Teachers face new grammar drive

In a bid to improve pupils' writing, school staff are to take a crash course in language skills By Mark Jackson and Sarah Cassidy.

A NATIONAL drive to teach grammar to teachers will be launched this autumn to help improve children's writing.

The country's 25,000 Year 5 teachers, and some other key stage 2 staff, will receive the first round of training. Meanwhile, a programme for secondary English specialists is being piloted in 150 schools in 17 authorities.

Chris Woodhead, the chief inspector of schools, said in his review of the National Literacy Strategy's first year that teachers' poor grasp of grammar was hindering children's progress towards national targets for writing.

Until the 1960s grammar was a key part of the curriculum and a mandatory element in examinations. But it did not survive the switch to comprehensive education nor the new teaching fashion which viewed formal language study as a brake on creativity.

Teachers educated in the Sixties and Seventies themselves missed out on the language lessons now demanded by ministers. The introduction of the national curriculum in 1989 explicitly set out what grammar should be taught at what age.

The Department for Education and Employment denies it is trying to turn the clock back to the days when pupils had to learn dreary rules and grapple with technical exercises such as parsing.

It says the new approach, developed by the National Centre for Literacy and Numeracy, is intended to make grammar enjoyable and fostr creativity.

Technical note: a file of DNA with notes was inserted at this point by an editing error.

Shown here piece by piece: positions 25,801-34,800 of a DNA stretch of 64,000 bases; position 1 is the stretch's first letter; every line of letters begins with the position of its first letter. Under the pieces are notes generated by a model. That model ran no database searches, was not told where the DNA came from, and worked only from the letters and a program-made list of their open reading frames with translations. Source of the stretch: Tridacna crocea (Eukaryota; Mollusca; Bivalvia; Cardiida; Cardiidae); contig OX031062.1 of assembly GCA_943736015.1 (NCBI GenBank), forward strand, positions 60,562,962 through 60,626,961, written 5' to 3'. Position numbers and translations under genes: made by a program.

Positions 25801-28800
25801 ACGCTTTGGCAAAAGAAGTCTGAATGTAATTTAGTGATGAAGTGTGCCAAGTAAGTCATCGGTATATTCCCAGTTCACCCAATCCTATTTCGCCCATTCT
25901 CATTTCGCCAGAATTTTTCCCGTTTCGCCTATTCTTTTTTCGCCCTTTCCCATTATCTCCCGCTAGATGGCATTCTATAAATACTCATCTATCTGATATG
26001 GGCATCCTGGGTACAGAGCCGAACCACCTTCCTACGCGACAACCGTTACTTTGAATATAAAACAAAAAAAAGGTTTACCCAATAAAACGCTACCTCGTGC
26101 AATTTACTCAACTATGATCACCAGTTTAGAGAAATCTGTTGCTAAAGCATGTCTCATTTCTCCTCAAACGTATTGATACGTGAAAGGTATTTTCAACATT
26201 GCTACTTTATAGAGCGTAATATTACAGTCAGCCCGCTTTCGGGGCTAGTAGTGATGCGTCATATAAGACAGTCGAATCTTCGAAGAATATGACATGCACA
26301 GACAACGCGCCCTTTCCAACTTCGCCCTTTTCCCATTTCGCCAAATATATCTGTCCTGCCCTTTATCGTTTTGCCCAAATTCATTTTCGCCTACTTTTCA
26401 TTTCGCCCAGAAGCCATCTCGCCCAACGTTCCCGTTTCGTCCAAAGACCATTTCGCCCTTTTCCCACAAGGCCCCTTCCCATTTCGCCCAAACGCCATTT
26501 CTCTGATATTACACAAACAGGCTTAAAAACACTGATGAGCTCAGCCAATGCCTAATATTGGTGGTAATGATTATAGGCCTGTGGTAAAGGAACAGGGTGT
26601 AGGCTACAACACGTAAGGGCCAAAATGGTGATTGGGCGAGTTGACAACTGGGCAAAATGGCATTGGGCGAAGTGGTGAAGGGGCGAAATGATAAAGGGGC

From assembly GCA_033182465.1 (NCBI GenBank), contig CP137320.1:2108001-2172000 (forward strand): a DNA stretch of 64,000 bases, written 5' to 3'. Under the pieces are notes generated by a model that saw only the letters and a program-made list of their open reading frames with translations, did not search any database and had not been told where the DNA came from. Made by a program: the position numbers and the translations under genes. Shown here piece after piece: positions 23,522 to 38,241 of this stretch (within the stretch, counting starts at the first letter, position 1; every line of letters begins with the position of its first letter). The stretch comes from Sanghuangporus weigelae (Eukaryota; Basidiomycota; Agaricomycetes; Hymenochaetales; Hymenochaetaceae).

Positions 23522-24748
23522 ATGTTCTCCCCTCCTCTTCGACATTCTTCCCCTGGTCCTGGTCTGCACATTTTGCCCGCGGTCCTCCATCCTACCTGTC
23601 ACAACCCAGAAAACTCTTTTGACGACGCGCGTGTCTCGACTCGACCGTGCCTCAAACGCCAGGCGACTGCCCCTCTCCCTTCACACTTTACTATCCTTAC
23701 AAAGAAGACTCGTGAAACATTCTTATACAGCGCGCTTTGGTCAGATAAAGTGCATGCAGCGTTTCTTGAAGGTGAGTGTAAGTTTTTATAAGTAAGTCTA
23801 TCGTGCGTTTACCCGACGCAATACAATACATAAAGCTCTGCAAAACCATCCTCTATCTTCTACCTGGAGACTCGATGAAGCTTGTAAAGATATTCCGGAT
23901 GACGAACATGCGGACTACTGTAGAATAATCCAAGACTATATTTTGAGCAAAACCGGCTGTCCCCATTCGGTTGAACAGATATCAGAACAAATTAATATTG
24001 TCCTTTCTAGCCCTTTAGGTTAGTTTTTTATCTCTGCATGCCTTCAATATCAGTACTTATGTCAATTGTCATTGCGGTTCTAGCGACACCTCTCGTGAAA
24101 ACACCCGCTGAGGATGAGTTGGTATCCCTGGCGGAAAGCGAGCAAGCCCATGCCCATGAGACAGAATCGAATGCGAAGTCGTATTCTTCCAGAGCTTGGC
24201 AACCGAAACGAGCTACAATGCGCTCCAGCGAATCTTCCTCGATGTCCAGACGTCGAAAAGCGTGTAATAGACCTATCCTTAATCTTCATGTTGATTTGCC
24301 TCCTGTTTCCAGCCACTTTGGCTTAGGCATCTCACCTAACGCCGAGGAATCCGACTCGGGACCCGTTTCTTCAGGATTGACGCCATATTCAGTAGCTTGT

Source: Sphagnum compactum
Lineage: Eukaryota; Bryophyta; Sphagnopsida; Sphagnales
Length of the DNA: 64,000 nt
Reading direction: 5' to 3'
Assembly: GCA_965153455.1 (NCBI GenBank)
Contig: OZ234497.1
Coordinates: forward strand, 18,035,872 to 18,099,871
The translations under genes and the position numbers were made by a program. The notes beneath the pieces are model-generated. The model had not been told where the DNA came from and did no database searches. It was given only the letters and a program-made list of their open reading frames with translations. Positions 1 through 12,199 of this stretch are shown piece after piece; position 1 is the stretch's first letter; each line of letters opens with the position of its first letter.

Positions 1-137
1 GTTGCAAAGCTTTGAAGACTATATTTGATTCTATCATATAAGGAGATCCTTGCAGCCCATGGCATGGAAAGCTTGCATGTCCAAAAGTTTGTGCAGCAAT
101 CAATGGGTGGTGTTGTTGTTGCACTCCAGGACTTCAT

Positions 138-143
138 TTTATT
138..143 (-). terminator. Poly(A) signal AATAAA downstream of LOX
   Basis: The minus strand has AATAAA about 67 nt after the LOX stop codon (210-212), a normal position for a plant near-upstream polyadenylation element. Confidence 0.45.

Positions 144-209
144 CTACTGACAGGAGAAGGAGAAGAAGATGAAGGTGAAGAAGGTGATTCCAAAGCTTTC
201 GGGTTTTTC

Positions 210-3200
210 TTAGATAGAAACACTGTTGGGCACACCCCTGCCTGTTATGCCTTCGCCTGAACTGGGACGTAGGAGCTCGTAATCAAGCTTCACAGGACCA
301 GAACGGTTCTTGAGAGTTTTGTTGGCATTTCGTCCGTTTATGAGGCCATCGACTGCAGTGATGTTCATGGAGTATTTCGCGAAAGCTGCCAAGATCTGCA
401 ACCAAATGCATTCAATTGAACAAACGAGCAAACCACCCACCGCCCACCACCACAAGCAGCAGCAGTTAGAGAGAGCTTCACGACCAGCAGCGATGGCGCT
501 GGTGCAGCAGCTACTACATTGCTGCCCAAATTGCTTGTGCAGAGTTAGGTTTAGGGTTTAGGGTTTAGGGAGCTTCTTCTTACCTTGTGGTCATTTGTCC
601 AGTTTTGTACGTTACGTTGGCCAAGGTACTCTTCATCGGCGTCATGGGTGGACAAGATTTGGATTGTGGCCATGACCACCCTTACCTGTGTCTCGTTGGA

Dr Laura Huxford, the centre's director of training, said: "Teachers will be using the methods that they are already familiar with from teaching reading, including games and practical activities as well as texts.

"The teachers' pack, which also includes a video, is called Grammar for Writing because the aim is to enable the children to learn how language works so as to increase their range of writing."

The teachers' courses will emphasise that there is no incompatibility between teaching grammar and fostering creativity.

"There's no point in asking them to be creative if you don't give them the tools," said Dr Huxford.

These tools will include learning how to analyse sentences to make them more accurate, or how to obtain various effects.

Nearly 400 local education authority literacy consultants are being briefed later this month and will then run courses. More than pound;4 million will be provided to enable schools to buy supply cover for staff on the one-day training.

Anne Barnes of the National Association of Teachers of English welcomed the focus on written work, as she believes the literacy strategy's concentration on reading has led to a noticeable decline in writing skills. But, she said, while teachers may benefit from learning "Latinate grammar terminology", it would be a turn-off for pupils.

An online glossary which defines and explains the meaning of grammatical terms is now available on the DFEE's website, www. standards.dfee.gov.uk

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